"Radiation after surgery has been shown to benefit the survival of patients who have more advanced tumors," said lead researcher Tse-Kuan Yu. "However, administering neoadjuvant chemotherapy prior to surgery has changed how radiation oncologists need to approach treating patients with stage one and two breast cancers."
The retrospective study reviewed the cases of 427 women who underwent neoadjuvant chemotherapy and mastectomy from 1985 to 2004 to observe the value of treating early-stage breast cancer with RT. Of the 427 women, radiation was administered to 253 due to more aggressive tumor features. Those who received radiation more commonly had four or more pathologically involved lymph nodes or lymphovascular invasion.
Specifically focusing on those who did not receive RT, researchers looked at whether each patient's breast cancer relapsed over the course of five years to determine if radiation contributed to preventing its return. Of the group of patients who were not treated with radiation, 20 percent of those with four or more pathologically involved lymph nodes after pre-surgery chemotherapy relapsed compared to 4.2 percent of those with one to three involved lymph nodes. Patients with zero involved lymph nodes after receiving chemotherapy prior to surgery exhibited a zero percent recurrence rate.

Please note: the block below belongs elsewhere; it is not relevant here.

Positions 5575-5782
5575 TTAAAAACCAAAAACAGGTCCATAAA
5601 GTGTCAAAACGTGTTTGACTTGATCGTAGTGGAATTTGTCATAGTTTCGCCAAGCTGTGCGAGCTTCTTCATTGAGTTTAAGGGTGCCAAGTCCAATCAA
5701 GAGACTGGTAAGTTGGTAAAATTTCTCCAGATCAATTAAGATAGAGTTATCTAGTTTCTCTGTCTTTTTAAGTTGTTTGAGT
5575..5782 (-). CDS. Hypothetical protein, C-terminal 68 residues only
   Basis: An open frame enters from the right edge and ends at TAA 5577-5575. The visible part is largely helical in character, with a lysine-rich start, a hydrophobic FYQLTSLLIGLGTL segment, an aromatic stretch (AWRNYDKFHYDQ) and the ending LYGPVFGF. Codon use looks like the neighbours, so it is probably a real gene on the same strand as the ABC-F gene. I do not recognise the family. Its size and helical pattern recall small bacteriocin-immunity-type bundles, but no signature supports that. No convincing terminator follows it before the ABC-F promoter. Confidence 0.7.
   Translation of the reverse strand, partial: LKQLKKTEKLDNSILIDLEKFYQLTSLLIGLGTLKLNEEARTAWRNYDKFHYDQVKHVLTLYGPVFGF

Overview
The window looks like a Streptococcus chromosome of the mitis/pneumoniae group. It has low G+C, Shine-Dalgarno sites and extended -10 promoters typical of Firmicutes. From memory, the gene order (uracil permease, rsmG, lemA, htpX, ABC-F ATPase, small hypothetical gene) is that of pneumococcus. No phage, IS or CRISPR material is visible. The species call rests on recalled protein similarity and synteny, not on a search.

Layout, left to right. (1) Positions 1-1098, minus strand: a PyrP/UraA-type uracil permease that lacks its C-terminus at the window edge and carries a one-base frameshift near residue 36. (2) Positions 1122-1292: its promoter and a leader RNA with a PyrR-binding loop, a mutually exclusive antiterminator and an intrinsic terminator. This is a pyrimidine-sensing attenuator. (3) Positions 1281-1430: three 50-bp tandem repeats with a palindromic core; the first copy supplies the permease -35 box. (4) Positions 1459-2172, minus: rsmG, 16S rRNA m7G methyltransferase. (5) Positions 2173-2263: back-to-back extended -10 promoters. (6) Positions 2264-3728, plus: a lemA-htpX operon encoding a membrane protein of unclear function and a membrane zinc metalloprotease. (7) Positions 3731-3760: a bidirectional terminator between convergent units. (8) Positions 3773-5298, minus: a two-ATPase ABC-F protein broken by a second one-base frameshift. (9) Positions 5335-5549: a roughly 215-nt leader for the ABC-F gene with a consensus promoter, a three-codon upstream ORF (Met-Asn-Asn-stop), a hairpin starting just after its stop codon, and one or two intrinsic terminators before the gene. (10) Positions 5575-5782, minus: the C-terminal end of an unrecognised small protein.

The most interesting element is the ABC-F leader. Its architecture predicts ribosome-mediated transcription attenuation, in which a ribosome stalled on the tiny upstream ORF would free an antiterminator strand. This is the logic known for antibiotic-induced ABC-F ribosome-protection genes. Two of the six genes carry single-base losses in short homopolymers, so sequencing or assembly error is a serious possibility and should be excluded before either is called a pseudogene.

"Our findings indicate neoadjuvant chemotherapy controlled the cancer and radiation would have been unnecessary for patients with early-stage breast cancer and negative lymph nodes after neoadjuvant chemotherapy," said Thomas Buchholz, the study's senior author. Additional research is warranted though, he adds.
MEDICA.de; Source: University of Texas M. D. Anderson Cancer Center